MOJ ISSN: 2379-6383MOJPH

Public Health
Volume 3 Issue 3 - 2015
HIV/AIDS: The Benefits of Erasing the Stigma
Lakisha S Harris*
MPH, Walden University, USA
Received: December 22, 2015 | Published: December 30, 2015
*Corresponding author: Lakisha S Harris, Clinical Data Manager and Health Services Manager, USA, Email:
Citation: Harris LS (2015) HIV/AIDS: The Benefits of Erasing the Stigma. MOJ Public Health 3(3): 00062. DOI: 10.15406/mojph.2015.03.00062


Stigma; Pandemic; Treatments; Embarrassment; Regimens; Antiretroviral therapy


AIDS: Acquired Immunodeficiency Syndrome; HIV: Human Immunodeficiency Virus; ART: Antiretroviral Therapy; CDC: Centers for Disease Control and Prevention


The world is on a fast-track mission to reach an AIDS-free generation by year 2030. To obtain this goal, every country and its stakeholders must tirelessly work to erase the stigma associated with Human Immunodeficiency Virus (HIV) and Acquired Immunodeficiency Syndrome (AIDS). Historically, the stigma has prevented infected persons from sharing their status due to fear of embarrassment, isolation, and discrimination. It has also prevented people from simply wanting to know their status. To effectively end the HIV/AIDS pandemic and the associated stigma, the four pillars of HIV/AIDS (prevention, testing, treatment, and care) must be consistently exposed to the world by every means possible.

Sustained publicization of HIV/AIDS prevention measures is two-fold: it will continuously decrease the stigma by exposing the public to the information necessary for them to help make the appropriate behavioral changes for preventing HIV in the first place and it has a strong tendency to encourage the public to know their status so that they can receive the most effective treatments available.

The benefits of erasing the stigma means that more testing can occur, which would reveal whether the person needs to be linked to care and treatment. According to the Centers for Disease Control and Prevention (CDC), more than 1.1 million persons in the United States are living with HIV and almost 1 in 5 (18.1%) do not know they are infected. The longer the virus remains untreated, the more likely the viral load will continue to compromise an infected person’s immune system (the body’s mechanism for fighting infections). Lowering the levels of the virus with proper antiretroviral therapy (ART) helps people live longer and healthier lives.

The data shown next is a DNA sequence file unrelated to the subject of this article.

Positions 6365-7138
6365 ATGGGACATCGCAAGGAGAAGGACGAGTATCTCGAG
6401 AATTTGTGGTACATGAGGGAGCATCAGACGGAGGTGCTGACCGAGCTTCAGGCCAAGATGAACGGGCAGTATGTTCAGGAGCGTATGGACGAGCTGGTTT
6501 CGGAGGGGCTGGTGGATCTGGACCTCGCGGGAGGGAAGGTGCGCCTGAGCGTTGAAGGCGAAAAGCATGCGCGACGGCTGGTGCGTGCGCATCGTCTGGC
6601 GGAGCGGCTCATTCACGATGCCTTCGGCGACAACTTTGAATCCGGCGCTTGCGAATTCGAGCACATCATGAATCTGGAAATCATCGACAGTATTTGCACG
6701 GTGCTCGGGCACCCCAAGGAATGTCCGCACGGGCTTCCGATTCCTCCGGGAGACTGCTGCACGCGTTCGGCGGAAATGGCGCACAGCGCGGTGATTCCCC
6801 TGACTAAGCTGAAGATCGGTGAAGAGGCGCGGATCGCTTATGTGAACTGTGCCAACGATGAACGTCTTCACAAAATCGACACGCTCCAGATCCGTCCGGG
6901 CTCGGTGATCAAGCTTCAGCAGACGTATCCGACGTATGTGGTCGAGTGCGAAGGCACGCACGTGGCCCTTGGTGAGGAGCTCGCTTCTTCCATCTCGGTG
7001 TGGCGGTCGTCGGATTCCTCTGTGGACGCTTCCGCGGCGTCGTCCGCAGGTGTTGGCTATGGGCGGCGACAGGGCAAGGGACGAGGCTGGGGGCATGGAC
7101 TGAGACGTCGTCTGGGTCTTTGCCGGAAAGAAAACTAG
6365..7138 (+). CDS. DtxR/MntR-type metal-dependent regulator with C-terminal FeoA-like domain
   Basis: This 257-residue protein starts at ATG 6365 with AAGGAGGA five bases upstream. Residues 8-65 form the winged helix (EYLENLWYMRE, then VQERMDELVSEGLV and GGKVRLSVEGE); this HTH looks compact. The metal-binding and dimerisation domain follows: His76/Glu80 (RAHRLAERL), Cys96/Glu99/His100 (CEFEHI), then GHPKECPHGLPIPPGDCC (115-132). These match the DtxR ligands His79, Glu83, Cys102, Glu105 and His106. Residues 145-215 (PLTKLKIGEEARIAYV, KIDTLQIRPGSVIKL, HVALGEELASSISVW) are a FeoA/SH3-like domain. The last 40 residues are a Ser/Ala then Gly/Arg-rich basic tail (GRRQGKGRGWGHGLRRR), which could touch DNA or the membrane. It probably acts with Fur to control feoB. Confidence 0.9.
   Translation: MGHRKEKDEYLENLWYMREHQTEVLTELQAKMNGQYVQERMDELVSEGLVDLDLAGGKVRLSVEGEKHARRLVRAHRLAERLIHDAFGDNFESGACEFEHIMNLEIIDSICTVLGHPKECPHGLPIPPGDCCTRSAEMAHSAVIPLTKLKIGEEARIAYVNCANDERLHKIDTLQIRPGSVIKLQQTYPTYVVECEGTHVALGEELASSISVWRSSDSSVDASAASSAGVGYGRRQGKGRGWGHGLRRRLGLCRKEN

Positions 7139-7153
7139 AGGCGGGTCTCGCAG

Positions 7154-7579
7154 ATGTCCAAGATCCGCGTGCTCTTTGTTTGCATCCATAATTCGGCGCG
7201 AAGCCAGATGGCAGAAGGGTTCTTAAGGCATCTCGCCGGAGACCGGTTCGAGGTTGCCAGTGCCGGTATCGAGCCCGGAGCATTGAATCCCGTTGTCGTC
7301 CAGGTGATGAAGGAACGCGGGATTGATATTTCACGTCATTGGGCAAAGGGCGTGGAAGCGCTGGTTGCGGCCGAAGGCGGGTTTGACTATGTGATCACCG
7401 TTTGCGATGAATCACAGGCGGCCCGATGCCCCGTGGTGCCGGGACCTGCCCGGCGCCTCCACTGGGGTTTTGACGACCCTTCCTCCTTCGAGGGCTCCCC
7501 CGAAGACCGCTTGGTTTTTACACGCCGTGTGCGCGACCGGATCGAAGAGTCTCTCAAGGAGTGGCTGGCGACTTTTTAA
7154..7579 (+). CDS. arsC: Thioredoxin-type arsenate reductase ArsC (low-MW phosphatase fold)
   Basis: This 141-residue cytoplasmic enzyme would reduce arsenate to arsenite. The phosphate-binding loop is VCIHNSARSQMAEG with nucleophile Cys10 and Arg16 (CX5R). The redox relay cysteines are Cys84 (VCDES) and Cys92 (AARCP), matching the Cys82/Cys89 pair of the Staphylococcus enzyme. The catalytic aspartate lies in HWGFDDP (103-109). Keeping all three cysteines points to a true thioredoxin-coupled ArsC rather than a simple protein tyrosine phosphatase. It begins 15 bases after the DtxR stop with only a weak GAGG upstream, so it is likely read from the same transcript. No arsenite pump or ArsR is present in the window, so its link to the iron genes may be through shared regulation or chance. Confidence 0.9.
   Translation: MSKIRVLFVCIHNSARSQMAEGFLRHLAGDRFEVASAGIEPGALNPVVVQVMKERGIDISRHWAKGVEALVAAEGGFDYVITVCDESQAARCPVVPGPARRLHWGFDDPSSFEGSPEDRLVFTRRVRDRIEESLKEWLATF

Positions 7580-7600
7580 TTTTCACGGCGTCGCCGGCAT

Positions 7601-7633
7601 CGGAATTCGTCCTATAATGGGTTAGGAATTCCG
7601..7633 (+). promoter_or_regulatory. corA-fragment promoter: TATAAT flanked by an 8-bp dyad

When treatments for HIV/AIDS were first made available persons infected with the virus, it involved severe side effects and taking several pills on a daily basis. Fortunately, treatment regimens have evolved to a once-daily pill. In the event a person becomes infected with HIV, their lives can remain almost uninterrupted by taking a single pill and by continuing to protect themselves and others from the chance of acquiring the virus.
When a person is made aware of an HIV-positive diagnosis, they must be immediately linked to care, as it cannot be determined when the viral load first became at a detectable level. In some cases, if a person goes for a long period of time without proper treatment, they may begin to experience AIDS-related health consequences. Therefore, the importance of receiving prompt and consistent care is of great short and long-term benefits.

On November 30, 2015, the United States government President’s Emergency Plan for AIDS Relief (PEPFAR), along with world influencers, launched a global movement to stop the HIV/AIDS epidemic by promptly linking HIV-positive persons to treatment. The movement itself is striving to reach a goal of ensuring treatment by year 2020. Therefore, erasing the stigma is definitely a leap in the right direction towards an AIDS-free world and generation.

For more information on HIV/AIDS, be sure to follow @LakishaHarris on Twitter and LinkedIn.

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